In 1895, residents of the southern section of Manchester Township began to become disenchanted with governing officials, and following the election of 1896, many independent municipalities were formed. The formation of the Borough of Totowa was discussed at the Willard Park Hotel on Totowa Avenue, and headed by brothers Joseph and Robert Boyle. On March 15, 1898, the Borough of Totowa was officially incorporated under Chapter 56 of the Laws of New Jersey, signed by Governor John Griggs.[20] On April 12, 1898, the first election of the Borough of Totowa was held at the Willard Park Hotel, which would become the unofficial town hall, until the municipal building was completed in 1910.[24]

Demographics[edit]

Historical population
Census Pop.
1900 562
1910 1,130 101.1%
1920 1,864 65.0%
1930 4,600 146.8%
1940 5,130 11.5%
1950 6,045 17.8%
1960 10,897 80.3%
1970 11,580 6.3%
1980 11,448 −1.1%
1990 10,177 −11.1%
2000 9,892 −2.8%
2010 10,804 9.2%
Est. 2012 10,932 [10] 1.2%
Population sources: 1900-1920[25]
1900-1910[26] 1900-1930[27]
1930-1990[28] 2000[29][30] 2010[7][8][9]

Census 2010[edit]

At the 2010 United States Census, there were 10,804 people, 3,783 households, and 2,826 families residing in the borough. The population density was 2,704.9 per square mile (1,044.4 /km2). There were 3,918 housing units at an average density of 980.9 per square mile (378.7 /km2). The racial makeup of the borough was 85.44% (9,231) White, 2.30% (248) Black or African American, 0.10% (11) Native American, 5.92% (640) Asian, 0.00% (0) Pacific Islander, 4.22% (456) from other races, and 2.02% (218) from two or more races. Hispanics or Latinos of any race were 14.35% (1,550) of the population.[7]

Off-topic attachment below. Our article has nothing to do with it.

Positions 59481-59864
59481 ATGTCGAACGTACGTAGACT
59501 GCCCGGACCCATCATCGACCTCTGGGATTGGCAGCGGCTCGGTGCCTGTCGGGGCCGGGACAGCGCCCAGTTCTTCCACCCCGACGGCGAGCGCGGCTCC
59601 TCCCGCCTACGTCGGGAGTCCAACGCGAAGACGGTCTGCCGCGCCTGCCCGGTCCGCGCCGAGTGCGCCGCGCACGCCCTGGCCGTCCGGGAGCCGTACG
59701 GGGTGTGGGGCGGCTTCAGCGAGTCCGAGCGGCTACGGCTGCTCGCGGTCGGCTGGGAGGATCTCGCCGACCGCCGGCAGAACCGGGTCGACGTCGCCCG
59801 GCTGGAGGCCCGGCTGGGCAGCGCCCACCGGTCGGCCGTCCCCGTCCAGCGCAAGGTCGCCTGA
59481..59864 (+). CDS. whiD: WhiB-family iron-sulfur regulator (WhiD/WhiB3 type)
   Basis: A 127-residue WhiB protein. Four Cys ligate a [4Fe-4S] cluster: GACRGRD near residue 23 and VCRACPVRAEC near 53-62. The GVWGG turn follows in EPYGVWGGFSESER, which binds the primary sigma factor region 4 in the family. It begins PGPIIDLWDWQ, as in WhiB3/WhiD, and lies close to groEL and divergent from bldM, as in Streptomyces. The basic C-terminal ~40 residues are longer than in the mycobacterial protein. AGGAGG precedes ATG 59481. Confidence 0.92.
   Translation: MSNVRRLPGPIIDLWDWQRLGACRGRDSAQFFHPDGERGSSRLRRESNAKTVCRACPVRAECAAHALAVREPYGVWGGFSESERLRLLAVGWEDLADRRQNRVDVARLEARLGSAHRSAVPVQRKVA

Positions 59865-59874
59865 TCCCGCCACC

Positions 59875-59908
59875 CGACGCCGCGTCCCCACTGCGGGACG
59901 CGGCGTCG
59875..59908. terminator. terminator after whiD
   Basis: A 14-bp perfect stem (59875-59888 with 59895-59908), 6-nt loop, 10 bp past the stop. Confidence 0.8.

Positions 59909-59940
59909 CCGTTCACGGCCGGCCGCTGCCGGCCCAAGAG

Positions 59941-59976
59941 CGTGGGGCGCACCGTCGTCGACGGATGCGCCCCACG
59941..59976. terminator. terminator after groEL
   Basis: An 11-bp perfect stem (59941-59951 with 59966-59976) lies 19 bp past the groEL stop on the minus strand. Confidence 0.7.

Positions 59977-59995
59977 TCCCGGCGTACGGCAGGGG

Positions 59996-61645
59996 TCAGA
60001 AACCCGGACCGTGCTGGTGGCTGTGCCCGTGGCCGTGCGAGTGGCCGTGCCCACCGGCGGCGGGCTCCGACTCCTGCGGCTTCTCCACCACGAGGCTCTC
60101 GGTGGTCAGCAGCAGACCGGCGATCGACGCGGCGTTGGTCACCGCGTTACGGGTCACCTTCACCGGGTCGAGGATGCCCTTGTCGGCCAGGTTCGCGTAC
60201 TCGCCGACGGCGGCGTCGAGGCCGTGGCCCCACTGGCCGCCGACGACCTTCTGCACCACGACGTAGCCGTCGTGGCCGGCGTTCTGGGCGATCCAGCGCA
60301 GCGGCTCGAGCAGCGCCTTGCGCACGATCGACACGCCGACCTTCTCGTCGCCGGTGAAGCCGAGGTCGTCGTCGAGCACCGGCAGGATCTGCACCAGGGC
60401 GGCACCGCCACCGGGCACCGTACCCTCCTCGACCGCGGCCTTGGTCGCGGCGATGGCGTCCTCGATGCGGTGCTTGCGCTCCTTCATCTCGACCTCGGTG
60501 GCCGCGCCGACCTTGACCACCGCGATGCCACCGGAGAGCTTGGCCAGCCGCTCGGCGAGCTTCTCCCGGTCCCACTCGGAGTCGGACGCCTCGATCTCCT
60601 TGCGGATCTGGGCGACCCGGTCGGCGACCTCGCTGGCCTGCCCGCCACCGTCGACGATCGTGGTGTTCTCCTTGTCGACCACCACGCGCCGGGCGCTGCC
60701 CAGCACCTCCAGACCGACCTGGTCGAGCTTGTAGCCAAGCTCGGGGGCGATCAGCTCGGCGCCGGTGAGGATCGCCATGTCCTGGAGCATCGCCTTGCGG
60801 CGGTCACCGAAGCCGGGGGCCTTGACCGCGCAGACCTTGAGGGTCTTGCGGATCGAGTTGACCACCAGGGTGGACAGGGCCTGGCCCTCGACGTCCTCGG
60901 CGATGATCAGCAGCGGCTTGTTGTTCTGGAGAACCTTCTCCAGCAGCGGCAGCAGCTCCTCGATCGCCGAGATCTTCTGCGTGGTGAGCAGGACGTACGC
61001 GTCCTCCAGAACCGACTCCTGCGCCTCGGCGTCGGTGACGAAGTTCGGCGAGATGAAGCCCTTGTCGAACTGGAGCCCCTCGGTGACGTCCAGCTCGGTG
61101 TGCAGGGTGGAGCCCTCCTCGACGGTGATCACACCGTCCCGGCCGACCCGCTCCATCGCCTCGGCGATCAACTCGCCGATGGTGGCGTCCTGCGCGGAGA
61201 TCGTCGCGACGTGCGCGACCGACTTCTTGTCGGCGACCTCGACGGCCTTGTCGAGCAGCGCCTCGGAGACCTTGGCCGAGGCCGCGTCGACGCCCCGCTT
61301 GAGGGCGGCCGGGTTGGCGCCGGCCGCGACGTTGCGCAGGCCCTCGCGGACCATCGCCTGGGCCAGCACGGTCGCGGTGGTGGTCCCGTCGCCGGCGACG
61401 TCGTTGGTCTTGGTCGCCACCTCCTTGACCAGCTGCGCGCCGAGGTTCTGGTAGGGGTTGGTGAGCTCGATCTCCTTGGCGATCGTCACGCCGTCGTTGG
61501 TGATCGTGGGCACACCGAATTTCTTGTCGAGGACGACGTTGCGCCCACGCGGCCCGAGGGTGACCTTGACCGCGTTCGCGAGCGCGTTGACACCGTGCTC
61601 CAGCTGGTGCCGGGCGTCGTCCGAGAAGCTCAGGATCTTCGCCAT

There were 3,783 households of which 28.9% had children under the age of 18 living with them, 58.8% were married couples living together, 11.2% had a female householder with no husband present, and 25.3% were non-families. 21.8% of all households were made up of individuals and 11.5% had someone living alone who was 65 years of age or older. The average household size was 2.73 and the average family size was 3.19.[7]

In the borough, 20.1% of the population were under the age of 18, 7.3% from 18 to 24, 25.2% from 25 to 44, 29.4% from 45 to 64, and 18.0% who were 65 years of age or older. The median age was 43.3 years. For every 100 females there were 94.7 males. For every 100 females age 18 and over, there were 90.8 males.[7]

The Census Bureau's 2006-2010 American Community Survey showed that (in 2010 inflation-adjusted dollars) median household income was $72,568 (with a margin of error of +/- $11,834) and the median family income was $82,750 (+/- $13,865). Males had a median income of $58,750 (+/- $10,202) versus $42,641 (+/- $10,936) for females. The per capita income for the borough was $35,978 (+/- $4,380). About 4.3% of families and 9.8% of the population were below the poverty line, including 8.8% of those under age 18 and 7.7% of those age 65 or over.[31]